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Topic: New Domesticity Gallery Show in the works!!!  (Read 477 times)
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girlwonder
« on: October 31, 2005 10:53:41 AM »

I am planning a Gallery show for sometime in the next year that deals with the third wave of feminism and the new domesticy. I am at the very beginning stages and am working on a proposal to send to galleries and to apply for funding. The idea started because of a class of gallery studies I am taking in school this sememset. By the end of the semester I must have my proposal preg_replace('/(.{19})/', '$1 ', 'completed...so...what') I am looking for from the kind people at craftster.org as well as some other crafting/art websites is artists and galleries that all of you think fit this genre. This could be someone who isnpires you and whose art you feel is in direct response to the idea of new domesticity or it could be yourself as well! I am looking for artists that use traditional "crafting" techniques within their fine art peices and galleries that are likely to want to promote this type of art.

I guess this sounds partially vague but for now my ideas are pretty vague...Smiley. Any help is greatly appreciated! thanks

-gracie/girlwonder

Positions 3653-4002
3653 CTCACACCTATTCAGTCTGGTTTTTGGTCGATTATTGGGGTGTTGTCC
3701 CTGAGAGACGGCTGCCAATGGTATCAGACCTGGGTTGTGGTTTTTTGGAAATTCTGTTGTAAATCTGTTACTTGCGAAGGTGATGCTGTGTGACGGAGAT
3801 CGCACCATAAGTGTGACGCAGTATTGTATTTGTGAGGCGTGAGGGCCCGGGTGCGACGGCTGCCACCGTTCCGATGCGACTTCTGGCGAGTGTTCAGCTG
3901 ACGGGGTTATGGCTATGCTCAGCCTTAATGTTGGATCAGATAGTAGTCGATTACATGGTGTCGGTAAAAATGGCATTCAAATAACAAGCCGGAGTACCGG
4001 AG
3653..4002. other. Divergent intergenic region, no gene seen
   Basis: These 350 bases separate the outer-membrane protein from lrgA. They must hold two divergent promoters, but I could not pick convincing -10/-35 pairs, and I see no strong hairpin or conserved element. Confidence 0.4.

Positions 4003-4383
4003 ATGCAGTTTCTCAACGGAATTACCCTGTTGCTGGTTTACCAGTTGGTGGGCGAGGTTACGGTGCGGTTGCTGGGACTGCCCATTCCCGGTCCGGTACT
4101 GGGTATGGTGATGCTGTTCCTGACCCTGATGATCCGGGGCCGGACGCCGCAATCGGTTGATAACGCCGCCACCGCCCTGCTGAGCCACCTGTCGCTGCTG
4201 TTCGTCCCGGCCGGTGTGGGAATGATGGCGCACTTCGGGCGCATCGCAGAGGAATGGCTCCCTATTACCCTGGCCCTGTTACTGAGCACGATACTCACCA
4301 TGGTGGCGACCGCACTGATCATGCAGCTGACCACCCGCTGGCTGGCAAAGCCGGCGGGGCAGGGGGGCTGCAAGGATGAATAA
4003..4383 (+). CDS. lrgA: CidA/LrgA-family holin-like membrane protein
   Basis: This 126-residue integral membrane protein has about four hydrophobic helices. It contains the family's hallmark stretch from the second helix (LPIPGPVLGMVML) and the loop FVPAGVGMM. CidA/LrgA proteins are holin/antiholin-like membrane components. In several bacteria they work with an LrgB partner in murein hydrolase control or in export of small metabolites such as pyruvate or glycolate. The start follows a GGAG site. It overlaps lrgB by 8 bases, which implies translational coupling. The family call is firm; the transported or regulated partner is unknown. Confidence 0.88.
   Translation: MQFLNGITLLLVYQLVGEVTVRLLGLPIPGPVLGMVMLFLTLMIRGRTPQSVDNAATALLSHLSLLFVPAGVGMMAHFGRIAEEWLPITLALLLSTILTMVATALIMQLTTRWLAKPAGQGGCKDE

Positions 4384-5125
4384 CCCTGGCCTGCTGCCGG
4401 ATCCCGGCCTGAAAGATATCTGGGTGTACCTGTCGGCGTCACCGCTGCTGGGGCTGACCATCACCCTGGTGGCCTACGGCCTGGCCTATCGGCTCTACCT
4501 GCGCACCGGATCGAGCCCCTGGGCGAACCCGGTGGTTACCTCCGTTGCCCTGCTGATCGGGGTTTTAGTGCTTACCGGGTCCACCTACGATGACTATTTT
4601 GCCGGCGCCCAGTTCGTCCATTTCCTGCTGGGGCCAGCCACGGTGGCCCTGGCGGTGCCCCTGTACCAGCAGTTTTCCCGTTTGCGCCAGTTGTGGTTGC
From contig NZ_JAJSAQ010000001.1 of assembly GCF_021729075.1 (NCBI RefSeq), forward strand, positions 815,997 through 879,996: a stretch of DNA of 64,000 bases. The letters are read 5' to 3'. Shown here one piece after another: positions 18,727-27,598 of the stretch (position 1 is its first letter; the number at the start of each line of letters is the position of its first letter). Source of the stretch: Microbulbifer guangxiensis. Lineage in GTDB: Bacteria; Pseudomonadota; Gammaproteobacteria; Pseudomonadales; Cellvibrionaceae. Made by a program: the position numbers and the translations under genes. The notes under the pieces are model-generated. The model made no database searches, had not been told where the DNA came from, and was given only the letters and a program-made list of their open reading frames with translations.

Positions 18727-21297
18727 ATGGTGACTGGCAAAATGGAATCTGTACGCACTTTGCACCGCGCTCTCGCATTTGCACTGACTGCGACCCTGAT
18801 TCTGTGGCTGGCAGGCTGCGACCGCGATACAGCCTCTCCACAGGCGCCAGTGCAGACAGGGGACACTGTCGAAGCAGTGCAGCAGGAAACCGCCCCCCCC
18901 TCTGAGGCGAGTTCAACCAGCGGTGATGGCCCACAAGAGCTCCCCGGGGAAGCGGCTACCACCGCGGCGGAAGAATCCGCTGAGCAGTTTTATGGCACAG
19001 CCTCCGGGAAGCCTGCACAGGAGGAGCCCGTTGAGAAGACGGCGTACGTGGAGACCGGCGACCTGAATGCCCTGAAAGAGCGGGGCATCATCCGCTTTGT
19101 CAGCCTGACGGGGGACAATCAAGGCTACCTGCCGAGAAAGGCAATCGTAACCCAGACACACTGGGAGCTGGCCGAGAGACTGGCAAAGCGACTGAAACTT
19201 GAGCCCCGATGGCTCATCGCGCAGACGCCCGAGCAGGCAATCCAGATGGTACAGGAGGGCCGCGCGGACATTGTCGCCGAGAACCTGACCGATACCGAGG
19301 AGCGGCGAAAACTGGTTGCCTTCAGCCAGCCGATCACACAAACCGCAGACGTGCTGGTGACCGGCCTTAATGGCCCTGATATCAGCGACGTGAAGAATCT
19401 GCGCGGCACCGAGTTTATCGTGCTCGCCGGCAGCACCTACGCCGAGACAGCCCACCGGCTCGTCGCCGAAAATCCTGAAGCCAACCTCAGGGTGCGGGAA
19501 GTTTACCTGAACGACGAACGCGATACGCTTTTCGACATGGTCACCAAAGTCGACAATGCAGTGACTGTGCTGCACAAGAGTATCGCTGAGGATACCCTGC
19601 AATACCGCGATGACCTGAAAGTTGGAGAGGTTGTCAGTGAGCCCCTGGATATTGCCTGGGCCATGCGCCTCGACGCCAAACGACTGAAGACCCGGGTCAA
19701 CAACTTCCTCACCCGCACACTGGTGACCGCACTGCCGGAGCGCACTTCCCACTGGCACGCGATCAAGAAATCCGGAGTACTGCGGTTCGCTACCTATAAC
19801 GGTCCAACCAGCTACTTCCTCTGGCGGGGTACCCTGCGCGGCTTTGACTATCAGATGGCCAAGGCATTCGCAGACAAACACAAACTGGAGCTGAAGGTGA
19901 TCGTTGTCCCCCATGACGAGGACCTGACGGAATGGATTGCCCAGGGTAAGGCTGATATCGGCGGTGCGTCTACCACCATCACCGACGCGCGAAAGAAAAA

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Gracie Girlwonder

"A vagabond, when rich, is called a tourist." -unknown

"To be somebody, a woman does not have to be more like a man, but has to be more of a woman." Sally E. Shaywitz, neuroscientist
minouette
« Reply #1 on: October 31, 2005 02:35:03 PM »

Hello gracie/girlwonder,

I find your post intriguing, but yes, a little vague. I'm curious about what you mean by "new domesticity". You post reminded me of an exhibit by the Canadian artist Joyce Wieland (see for instance http://www.artnet.com/library/09/0914/T091496.asp  or http://www.ccca.ca/artists/image_timeline.html?languagePref=en&link_id=276&artist=Joyce+Wieland) I saw when I was very young. She decided to use quilting to create art to re-claim types of art that were traditionally written off as merely crafts (as if anything could be "merely" a craft) and women's work. This exhibit made a big impression on me (and instilled me with a fuller appreciation of crafts).

Is this the type of thing you are thinking of? When did the "new domesticity" begin? For that matter, I'm a bit fuzzy on when the 3rd wave of feminism hit. Perhaps a bit more backaground would help people to respond to your post.
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girlwonder
« Reply #2 on: October 31, 2005 03:08:52 PM »


well...you actually hit the nail on the head...my problem is that I'm finding it difficult to articulate what I'm trying to do...writing isn't my strong point and I feel a lot of anxiety about this project as it is a LOT of writing...but here is the new domesticity manifesto from Jean Railla who does getcrafty.com...it really articulates better than I can what the term New Domesticity means- http://getcrafty.com/blogs.php?user=jean&entry=598